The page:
One study showed that in about 6 in 10 women who took duloxetine, the number of urine leakages were halved compared to the time before they took the medication. Therefore, on its own, duloxetine is not likely to cure the incontinence but may help to make it less of a problem. However, duloxetine in addition to pelvic floor exercises may give a better chance of curing the incontinence than either treatment alone.
Duloxetine may be advised if pelvic floor exercises alone are not helping to treat your stress incontinence. It is usually advised in women who do not want to undergo surgery, or in women who have health problems that may mean that surgery is unsuitable.
If you do regular pelvic floor exercises (as described above) during pregnancy and after you have a baby, then stress incontinence is less likely to develop following childbirth and in later life.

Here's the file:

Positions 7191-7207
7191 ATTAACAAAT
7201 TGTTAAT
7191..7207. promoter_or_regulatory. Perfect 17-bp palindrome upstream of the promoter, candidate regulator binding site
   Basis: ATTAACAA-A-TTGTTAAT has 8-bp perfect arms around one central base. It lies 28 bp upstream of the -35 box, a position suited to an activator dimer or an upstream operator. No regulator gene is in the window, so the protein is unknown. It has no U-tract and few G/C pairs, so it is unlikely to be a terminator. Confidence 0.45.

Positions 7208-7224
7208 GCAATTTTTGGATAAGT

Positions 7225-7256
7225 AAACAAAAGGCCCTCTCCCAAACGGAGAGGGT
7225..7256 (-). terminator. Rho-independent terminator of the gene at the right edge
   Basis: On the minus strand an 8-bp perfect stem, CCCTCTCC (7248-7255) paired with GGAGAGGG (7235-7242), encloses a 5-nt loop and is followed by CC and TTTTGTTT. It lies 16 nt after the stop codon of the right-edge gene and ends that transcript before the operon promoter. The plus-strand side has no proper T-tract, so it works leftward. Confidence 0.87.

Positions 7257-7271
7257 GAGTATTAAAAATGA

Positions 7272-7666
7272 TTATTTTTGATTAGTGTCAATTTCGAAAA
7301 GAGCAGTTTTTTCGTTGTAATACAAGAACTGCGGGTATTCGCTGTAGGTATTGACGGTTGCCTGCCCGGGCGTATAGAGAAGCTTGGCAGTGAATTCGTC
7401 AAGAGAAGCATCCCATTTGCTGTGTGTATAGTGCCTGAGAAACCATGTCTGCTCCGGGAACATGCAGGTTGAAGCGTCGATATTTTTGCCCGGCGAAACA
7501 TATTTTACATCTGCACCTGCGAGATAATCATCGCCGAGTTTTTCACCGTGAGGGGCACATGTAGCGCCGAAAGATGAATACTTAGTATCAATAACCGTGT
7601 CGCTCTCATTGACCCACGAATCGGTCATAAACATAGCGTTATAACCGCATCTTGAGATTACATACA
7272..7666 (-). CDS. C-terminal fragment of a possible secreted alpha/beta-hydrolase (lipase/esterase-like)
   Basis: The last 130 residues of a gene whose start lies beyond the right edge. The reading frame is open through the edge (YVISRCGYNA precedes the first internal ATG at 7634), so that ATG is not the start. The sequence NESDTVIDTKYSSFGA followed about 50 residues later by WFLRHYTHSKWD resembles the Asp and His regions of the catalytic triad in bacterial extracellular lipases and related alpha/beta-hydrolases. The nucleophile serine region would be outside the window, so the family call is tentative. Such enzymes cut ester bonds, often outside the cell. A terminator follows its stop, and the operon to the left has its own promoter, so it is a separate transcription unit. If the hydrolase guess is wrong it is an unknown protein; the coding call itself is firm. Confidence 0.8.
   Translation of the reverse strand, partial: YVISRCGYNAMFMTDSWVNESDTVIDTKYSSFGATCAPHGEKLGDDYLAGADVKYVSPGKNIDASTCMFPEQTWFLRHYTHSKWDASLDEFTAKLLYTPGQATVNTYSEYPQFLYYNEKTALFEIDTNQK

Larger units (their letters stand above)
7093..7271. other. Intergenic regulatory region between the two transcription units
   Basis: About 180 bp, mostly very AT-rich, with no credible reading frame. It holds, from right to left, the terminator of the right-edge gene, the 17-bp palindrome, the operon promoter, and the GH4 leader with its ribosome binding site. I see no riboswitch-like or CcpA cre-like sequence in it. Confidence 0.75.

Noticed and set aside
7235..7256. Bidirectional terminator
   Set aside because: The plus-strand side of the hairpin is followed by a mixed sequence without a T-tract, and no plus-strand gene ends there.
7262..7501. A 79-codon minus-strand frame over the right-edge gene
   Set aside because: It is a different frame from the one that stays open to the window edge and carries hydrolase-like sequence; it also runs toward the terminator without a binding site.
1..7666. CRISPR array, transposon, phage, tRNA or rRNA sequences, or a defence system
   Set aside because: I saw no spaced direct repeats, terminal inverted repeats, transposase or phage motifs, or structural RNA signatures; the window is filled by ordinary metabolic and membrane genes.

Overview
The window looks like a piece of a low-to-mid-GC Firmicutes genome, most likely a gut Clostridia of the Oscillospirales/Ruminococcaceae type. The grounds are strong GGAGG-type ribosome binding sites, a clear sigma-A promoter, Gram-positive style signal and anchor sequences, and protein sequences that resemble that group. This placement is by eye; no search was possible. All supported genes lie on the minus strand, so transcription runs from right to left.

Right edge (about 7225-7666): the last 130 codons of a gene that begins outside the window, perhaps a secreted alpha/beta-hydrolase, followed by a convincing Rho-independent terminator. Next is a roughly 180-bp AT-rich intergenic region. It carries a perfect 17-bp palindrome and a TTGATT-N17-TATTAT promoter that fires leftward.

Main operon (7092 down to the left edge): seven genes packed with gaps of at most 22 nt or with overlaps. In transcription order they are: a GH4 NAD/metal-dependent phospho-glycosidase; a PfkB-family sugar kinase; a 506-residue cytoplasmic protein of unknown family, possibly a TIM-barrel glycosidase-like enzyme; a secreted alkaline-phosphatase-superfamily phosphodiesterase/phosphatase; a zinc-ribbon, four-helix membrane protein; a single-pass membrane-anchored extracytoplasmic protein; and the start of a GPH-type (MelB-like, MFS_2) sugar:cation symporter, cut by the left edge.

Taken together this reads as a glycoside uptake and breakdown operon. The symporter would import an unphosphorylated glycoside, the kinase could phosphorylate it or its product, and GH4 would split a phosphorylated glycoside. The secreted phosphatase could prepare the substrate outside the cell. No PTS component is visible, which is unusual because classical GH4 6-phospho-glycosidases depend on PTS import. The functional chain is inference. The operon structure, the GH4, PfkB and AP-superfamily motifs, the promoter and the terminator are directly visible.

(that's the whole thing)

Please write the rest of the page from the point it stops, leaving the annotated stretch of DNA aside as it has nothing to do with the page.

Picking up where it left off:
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A link to patient information on the surgical treatment of stress incontinence. The Royal College of Obstetricians and Gynaecologists website has a section dedicated to informing the public about women's health and issues relating to it.
If you are thinking of seeing a physiotherapist privately for incontinence, then members of this Association may be of particular help. Their website enables you to find a member of the Association nearest to where you live and gives some general information about issues such as incontinence and pelvic floor exercises. Note: physiotherapy for pelvic floor muscles is available on the NHS in most areas.